Most recently they performed at the red carpet premiere of “Going Varsity in Mariachi” at the 2023 Sundance Film Festival in Park City, and have worked with world-renowned mariachi music producer Fernando de Santiago.
Moreno has created an extended, intergenerational family. It’s how he fell in love with music growing up in Chihuahua, Mexico.
“My grandfather was a professional musician,” he said. “He gave me a guitar when I was 12 years old. I grew up with him, watching him play guitar and trumpet. My dad played the drums.”
To bring that cultural connection to children in Utah means everything to Moreno.
“I want to show those kids here these songs I grew up with, songs that remind me of Mexico, that people sing in their houses,” he said. “It’s important for me because I don’t want them to grow up and not know where they came from. I don’t want the new generations to forget about mariachi music.”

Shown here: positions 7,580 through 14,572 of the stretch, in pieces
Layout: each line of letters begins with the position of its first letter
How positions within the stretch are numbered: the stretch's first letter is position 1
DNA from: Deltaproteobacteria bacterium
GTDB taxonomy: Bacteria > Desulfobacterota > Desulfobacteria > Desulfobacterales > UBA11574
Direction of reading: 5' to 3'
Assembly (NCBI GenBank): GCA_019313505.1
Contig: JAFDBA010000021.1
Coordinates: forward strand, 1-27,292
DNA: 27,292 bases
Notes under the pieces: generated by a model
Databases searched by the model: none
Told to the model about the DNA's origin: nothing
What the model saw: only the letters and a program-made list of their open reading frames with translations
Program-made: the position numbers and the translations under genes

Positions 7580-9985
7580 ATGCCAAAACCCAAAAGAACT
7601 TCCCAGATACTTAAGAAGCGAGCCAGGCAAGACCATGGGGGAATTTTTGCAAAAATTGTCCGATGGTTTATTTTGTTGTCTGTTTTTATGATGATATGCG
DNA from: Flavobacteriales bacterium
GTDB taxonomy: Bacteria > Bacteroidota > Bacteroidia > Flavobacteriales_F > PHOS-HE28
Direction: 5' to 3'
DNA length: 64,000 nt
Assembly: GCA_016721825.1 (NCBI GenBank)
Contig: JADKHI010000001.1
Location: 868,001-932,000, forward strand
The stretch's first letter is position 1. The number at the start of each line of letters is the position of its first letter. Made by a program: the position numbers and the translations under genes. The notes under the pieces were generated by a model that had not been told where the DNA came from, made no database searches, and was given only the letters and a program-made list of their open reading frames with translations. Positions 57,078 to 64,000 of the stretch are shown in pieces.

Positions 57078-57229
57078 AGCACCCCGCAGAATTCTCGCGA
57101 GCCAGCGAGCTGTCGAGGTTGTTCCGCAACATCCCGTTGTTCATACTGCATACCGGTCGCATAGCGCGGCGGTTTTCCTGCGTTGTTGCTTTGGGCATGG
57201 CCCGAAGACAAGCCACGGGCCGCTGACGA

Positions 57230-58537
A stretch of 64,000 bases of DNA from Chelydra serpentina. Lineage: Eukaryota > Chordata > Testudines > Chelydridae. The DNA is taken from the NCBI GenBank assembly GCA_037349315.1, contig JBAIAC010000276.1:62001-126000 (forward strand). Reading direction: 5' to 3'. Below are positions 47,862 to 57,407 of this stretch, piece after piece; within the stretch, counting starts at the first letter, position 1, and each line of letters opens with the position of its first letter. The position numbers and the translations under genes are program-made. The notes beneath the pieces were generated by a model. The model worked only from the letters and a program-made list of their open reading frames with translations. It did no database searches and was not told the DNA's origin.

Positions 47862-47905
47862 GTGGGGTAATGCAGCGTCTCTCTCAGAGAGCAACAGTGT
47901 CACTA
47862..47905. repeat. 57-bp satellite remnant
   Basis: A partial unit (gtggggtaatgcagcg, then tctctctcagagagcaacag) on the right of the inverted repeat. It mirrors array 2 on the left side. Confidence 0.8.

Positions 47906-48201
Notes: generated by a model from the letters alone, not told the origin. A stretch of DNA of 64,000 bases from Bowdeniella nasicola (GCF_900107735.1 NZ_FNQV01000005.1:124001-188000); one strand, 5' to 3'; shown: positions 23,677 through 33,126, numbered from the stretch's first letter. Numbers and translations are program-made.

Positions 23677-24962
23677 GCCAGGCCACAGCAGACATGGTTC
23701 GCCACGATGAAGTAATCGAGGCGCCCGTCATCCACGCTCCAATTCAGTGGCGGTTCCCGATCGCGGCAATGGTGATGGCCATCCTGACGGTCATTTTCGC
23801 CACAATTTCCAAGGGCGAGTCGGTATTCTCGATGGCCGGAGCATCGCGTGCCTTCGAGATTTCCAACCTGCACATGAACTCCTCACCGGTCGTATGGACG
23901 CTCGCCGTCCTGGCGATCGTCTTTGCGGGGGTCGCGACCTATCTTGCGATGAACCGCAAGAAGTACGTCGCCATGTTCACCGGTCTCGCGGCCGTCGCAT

The history of mariachi music, according to The Smithsonian, reaches back to the 1850s, created from a melding of several cultures in the ranches, farms and small towns of western Mexico.
Part of Moreno’s motivation is to keep kids away from guns, drugs, gangs and other negative influences, Moreno said. “I don’t want to make them famous or the best musicians,” he said. “I want to help make good people with guitars and trumpets and teach them they can be whatever they want.”
His classroom has a photo wall with a quote: ‘When you love what you have, you have everything you need.” The words are surrounded by polaroid images of Moreno with his students and their instruments.
“The only way that we can change something right now for the world is [though] kids,” Moreno said. “We need to start working with them to change something for the future,” Moreno said.